When a business agrees to a lease with a commercial landlord, both the business and the landlord are agreeing to a set of obligations made to one another, the primary obligation of the tenant being to pay rent and the primary obligation of the landlord being to provide the commercial space. Numerous types of litigation disputes can arise from a commercial lease agreement, some of which are similar to those found in residential landlord-tenant disputes, and some of which are specific to the commercial lease context.
Delinquency in Rent Payment / Failure to Pay Rent
If a tenant has failed to pay rent or is consistently delinquent in making rent payments, then the landlord may take legal action to collect the unpaid rent. Such actions are informed by relevant law in the jurisdiction as well as the terms of the lease. Beyond the collection of the unpaid rent, remedies might also include eviction. Similarly, a landlord may pursue any guarantors who are also liable for unpaid rent, but often specific procedures must be followed in doing so.
Termination of Lease by Either Party
If a landlord tries to terminate a lease before its completion, perhaps to sell the property to a willing buyer (without the tenant occupying the property), then the tenant can pursue legal remedies including injunctions and money damages. Similarly, a tenant who attempts to terminate the lease may face legal action from the landlord.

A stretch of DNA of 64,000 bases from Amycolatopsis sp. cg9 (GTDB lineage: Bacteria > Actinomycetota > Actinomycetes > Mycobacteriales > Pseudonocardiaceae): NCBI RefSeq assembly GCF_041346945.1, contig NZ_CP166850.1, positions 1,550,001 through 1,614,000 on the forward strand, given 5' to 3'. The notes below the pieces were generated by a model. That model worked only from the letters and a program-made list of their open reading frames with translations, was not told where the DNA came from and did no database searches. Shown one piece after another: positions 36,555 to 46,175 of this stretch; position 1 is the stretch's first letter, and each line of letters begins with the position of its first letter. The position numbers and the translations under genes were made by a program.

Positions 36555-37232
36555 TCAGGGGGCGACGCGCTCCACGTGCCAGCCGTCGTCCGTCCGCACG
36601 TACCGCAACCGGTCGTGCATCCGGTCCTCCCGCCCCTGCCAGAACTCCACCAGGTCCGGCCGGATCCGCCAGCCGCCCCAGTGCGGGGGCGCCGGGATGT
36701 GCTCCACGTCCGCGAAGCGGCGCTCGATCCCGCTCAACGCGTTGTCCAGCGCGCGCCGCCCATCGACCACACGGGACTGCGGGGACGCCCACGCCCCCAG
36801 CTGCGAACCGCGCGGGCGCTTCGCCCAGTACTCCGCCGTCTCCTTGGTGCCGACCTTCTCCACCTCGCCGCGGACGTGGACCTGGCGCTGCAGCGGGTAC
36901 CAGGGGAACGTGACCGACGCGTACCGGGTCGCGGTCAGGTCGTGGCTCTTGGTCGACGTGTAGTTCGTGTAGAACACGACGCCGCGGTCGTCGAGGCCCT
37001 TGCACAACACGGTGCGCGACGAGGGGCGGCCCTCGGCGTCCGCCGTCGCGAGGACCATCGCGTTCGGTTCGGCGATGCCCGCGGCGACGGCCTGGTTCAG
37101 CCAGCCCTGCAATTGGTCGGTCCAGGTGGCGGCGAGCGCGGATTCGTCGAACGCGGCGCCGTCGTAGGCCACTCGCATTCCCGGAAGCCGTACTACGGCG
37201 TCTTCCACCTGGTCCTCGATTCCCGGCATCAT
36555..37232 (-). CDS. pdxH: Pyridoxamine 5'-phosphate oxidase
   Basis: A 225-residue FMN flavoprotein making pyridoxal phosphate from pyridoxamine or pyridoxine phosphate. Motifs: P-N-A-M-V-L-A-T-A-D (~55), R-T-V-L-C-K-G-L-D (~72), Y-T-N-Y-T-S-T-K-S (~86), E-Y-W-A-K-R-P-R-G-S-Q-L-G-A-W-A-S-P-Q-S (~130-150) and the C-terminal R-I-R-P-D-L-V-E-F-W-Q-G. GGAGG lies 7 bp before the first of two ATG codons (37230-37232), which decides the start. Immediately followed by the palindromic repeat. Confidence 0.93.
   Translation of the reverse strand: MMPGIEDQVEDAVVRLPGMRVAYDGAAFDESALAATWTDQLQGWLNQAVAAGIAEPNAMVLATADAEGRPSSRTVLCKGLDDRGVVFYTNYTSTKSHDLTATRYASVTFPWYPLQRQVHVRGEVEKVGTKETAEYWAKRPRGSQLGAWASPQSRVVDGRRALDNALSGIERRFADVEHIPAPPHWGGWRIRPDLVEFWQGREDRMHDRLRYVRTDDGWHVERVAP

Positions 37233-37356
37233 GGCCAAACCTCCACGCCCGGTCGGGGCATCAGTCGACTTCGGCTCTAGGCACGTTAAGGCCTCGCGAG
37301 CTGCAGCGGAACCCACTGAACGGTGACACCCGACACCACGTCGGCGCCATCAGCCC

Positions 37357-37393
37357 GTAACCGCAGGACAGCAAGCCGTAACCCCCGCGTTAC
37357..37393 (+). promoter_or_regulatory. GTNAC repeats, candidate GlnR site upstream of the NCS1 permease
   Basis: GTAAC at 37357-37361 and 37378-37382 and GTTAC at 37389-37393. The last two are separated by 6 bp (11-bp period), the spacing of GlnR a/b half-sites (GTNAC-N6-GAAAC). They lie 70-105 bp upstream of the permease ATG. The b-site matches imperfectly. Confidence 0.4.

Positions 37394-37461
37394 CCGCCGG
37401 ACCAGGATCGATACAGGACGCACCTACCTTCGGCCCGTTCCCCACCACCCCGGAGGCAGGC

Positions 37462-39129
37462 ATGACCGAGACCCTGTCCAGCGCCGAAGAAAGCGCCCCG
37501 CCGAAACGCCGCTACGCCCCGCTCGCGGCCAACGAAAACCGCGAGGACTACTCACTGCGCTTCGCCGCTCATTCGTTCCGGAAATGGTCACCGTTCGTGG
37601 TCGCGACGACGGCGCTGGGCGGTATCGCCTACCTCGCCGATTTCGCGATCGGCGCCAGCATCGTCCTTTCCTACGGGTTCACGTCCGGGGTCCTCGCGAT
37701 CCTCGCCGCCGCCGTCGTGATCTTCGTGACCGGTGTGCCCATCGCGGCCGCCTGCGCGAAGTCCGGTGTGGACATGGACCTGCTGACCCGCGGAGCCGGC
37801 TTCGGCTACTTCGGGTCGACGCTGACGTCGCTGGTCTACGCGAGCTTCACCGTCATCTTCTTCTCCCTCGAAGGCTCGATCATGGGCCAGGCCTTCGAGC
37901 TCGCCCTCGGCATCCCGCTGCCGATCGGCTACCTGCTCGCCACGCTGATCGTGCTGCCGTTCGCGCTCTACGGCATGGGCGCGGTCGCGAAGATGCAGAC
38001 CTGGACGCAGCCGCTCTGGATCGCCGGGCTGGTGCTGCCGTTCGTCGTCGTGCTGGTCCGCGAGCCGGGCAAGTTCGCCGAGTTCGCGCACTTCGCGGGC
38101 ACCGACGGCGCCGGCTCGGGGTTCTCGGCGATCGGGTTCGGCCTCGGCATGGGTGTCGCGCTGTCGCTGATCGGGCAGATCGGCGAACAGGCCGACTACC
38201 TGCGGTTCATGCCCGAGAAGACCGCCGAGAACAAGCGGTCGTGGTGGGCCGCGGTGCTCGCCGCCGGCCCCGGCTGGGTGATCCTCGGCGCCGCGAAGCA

Exclusive Use Provisions
Oftentimes, commercial tenants will negotiate the inclusion of an exclusive use provision in a commercial lease, which might give that tenant the exclusive use of a property for a certain activity. For example, a pet supply shop might negotiate a provision with a mall landlord that no other pet supply shops can be tenants in the mall. Breach of these provisions can result in litigation.
Maintenance Issues / Repairs
The landlord often covenants in the lease to provide certain types of services, including cleaning services or making repairs to plumbing systems. Many commercial lease disputes come down to a question over which party – the tenant or the landlord – is responsible for covering the costs of certain repairs or whether promised services were properly delivered.
In a constructive eviction, there is some issue with the property which it makes it unsuitable for the tenant’s use, e.g. ongoing flooding issues or a lack of electricity. If the tenant takes the proper legal steps to make the landlord aware of the situation and the problem is not fixed, the tenant may consider himself constructively evicted and move out without paying further rent. Both tenant and landlord are strongly encouraged to work with outside counsel in this process.
Unlawful Detainer / Eviction
If a tenant has stayed in the commercial property past the time allowed by the lease, or the tenant is in violation of the terms of the lease such that an eviction could be pursued, then the tenant might be considered in unlawful detainer and the landlord can pursue eviction proceedings. California law provides strict guidelines on how such an eviction can be carried out.
Work With an Experienced Los Angeles Real Estate Litigation Attorney
Attorney Laine T. Wagenseller of Wagenseller Law Firm has published numerous articles on real estate law and works with individuals and businesses across Southern California in resolving real estate matters, including disputes arising from commercial leases. Contact Wagenseller Law Firm today to schedule a consultation in order to evaluate your situation and begin working towards a positive resolution.